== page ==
Saturday, January 28, 2006

Farmers and Fresh

A quick trip to the Eco Farm Conference at Asilomar in Pacific Grove, California to speak about getting people to eat fresh was an experience unlike any other. I knew that when I arrived at lunch time and discovered that there was a table of extras that included seaweed, hemp and nutritional yeast. Add the breathtaking views of sand dunes and the Pacific and Wow was the word.

I have been to a lot of conferences but never have I had the food that I like to eat so readily available. There were also boxes of my favorite crackers from Dr. Kracker.

But there was so much more beyond the food, the big thing being the people who are responsible for growing, handling and selling the food, most of which is produce (although there were talks about dairy, meat and more). Their work is inspiring.

Do you realize that most farmers get up really early in the morning to get the produce ready and packed for farmer's markets or to sell to stores? At the conference were the men and women responsible for the food on your plates. They are vital and so is the food. I heard an inspiring story of a 1400-acre family farm in upstate New York's Finger Lakes region that transitioned from conventional to organic growing practices in the early 1990s and the farm is thriving. The couple who presented introduced their 17-year old son who is farming his own 200 acres this year. I can't even imagine what that would be like but I have complete respect for every farmer who nurtures the land and us. Think about a farmer next time you eat something delicious.

I think that I wowed my audience with raw Tokyo turnips and kohlrabi just by cutting them up. I hope that you do the same. My message -- educate people so they can taste fresh and delicious -- enjoying fresh veggies every day.

Tuesday, January 24, 2006

With More Than a Grain of Salt

I attended the Fancy Food Show just a couple of days ago. I went with 2 colleagues and I knew that I would have seen and tasted more had I gone alone. I saw enough to know that salt, chocolate and beverages are the latest, greatest items. Thank goodness that there were enough types of water to satiate my thirst after consuming as much salt as you might find in a Big Mac or some other really processed food.

I don't use much salt in cooking and have complaints from some friends about this but I often find prepared food in restaurants too salty for my taste. I use salt as a condiment which is the only way that some of the salts coming into the marketplace ought to be used. Just wait until you can purchase smoked salt (of various types), Pink Himalayan and Celtic salts from my website
The Veggie Queen.

I will also have a number of spices and herb blends available. I am making my list now so if there's something that you just love and don't want to be without please let me know. I will definitely have Spanish saffron, Smoked Spanish paprika and most probably Saigon cinnamon, as well as some special blends that I've concocted. It's a big herb and spice world out there so I hope to narrow it for you and carry what you need and want.

So, back to the salt. Some of the salts were really salty and some weren't. I prefer the less salty salts and many of them are just for topping your food. To me, there is nothing like a great piece of toasted bread (here I can get a wonderful whole grain sunflower loaf but those small rectangular German whole grain breads also fill the bill) with a bit of mashed avocado, spicy sprouts and some smoked or other salt on top. Now, that's what I call breakfast, snack or lunch.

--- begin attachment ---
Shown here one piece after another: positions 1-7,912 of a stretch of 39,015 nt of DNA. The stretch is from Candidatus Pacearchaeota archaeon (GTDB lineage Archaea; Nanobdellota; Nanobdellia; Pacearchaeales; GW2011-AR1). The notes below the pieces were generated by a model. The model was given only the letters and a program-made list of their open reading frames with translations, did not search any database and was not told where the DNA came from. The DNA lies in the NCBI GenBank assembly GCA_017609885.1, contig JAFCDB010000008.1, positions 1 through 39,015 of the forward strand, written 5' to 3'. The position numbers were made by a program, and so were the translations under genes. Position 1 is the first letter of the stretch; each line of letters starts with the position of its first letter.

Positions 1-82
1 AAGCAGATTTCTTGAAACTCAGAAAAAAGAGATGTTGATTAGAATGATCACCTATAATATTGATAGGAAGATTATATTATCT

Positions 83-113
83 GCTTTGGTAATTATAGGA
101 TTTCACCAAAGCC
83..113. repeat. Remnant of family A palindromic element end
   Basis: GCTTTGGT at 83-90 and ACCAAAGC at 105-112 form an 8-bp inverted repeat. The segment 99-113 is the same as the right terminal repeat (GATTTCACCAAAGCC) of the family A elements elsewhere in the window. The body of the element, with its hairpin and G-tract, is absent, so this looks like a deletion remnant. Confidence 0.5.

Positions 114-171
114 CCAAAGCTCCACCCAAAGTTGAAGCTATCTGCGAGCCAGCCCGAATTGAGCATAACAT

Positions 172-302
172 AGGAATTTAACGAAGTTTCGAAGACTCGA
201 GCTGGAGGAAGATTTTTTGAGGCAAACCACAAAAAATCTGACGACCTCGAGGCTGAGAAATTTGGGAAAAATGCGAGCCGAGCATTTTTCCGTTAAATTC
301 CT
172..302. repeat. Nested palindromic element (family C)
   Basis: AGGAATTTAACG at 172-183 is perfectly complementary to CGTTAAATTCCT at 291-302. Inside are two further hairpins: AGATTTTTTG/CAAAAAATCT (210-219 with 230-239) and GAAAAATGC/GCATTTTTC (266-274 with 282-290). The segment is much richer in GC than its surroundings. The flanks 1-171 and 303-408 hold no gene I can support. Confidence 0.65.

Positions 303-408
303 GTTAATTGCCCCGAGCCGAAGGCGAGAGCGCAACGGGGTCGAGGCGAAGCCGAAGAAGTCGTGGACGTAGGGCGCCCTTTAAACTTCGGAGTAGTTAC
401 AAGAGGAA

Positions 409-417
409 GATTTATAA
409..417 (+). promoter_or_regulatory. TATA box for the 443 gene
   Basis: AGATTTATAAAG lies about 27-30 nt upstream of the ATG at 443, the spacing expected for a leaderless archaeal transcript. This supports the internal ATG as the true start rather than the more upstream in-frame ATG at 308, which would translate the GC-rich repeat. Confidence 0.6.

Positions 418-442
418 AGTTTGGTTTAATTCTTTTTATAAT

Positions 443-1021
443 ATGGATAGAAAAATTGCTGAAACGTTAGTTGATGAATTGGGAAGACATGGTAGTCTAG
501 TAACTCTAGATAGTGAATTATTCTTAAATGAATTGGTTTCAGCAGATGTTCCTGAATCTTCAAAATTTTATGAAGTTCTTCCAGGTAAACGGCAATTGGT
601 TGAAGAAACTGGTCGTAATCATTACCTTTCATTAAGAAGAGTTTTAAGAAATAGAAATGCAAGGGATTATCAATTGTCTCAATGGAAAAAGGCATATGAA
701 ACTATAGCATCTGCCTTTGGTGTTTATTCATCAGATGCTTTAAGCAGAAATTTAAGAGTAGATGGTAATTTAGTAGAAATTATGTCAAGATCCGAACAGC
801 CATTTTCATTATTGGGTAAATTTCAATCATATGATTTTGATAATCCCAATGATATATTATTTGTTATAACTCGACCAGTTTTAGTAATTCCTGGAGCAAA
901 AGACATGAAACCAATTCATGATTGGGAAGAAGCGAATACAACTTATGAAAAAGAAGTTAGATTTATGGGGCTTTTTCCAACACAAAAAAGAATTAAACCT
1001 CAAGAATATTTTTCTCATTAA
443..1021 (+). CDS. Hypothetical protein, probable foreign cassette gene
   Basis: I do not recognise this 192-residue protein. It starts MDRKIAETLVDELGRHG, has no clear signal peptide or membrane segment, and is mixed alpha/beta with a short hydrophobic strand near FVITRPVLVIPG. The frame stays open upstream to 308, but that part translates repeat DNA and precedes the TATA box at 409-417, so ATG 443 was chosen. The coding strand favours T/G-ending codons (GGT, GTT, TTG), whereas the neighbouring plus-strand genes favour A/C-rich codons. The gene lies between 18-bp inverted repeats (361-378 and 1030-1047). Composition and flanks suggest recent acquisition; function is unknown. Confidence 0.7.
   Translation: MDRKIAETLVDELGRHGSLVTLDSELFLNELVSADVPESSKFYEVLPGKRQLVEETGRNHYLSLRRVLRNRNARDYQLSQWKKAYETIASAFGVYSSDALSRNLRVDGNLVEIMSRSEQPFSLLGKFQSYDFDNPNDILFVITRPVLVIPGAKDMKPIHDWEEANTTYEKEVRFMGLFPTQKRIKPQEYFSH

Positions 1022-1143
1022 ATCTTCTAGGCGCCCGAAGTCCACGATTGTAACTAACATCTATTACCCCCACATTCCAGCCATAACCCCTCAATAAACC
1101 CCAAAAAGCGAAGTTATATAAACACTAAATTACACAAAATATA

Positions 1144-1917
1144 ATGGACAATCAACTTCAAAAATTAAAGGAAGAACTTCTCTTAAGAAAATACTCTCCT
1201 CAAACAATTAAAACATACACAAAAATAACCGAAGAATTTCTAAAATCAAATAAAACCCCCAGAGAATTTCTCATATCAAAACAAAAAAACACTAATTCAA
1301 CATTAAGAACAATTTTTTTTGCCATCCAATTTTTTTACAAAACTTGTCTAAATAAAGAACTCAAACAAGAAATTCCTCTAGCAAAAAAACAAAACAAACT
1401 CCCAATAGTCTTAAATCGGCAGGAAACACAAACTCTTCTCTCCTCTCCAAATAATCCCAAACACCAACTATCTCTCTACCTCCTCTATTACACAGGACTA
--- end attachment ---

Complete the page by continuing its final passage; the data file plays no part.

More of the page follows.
Tuesday, January 17, 2006

Happy New Year, It's About Time

I've been on the run. I just helped cook for 200 at SOMA Mushroom Camp this past weekend. I heard Paul Stamets speak and I suggest that you all run out and buy his book Mycelium Running. You too can be part of the plan to save the planet.

Because I was busy in the kitchen I did not get out to do much mushroom hunting. (As a hunter friend of mine said, "It's OK for you to hunt but not me." Well, it turns out that I am just picking the fruiting body of the mushroom, the mycelium is still alive and happy.) But I did get to make an oyster mushroom bag and I look forward to a crop of mushrooms soon. (If you have my book read the story on Page 6 "Mushrooms in My Bath Tub. If you don't have the book, order one now The Veggie Queen Book.) Since I will be going out of town next week I might have to get my son Shane to take over mushroom maintenance. I know that he can do it.

Shane managed to get his photo on the front page of the local news section in our newspaper The Press Democrat this past Monday morning. I really could have used the PR but he is a bit cuter and definitely more cuddly.

Today I ate lunch "Fit for a Queen", containing some camp leftovers: Red and White Quinoa with Garlicky Kale and Balsamic Glazed Black Trumpet Mushrooms with some Sebastopol Seeded Sourdough toast on the side. Forget about avoiding carbs, just choose the ones that are better for you.

This coming weekend I will attend The Fancy Food Show. I will definitely report back on trends and any new great products. I will be searching for herbs, spices, blends and other goodies for my website The Veggie

Until the next time...Happy, Healthy and, most important of all, Delicious Eating.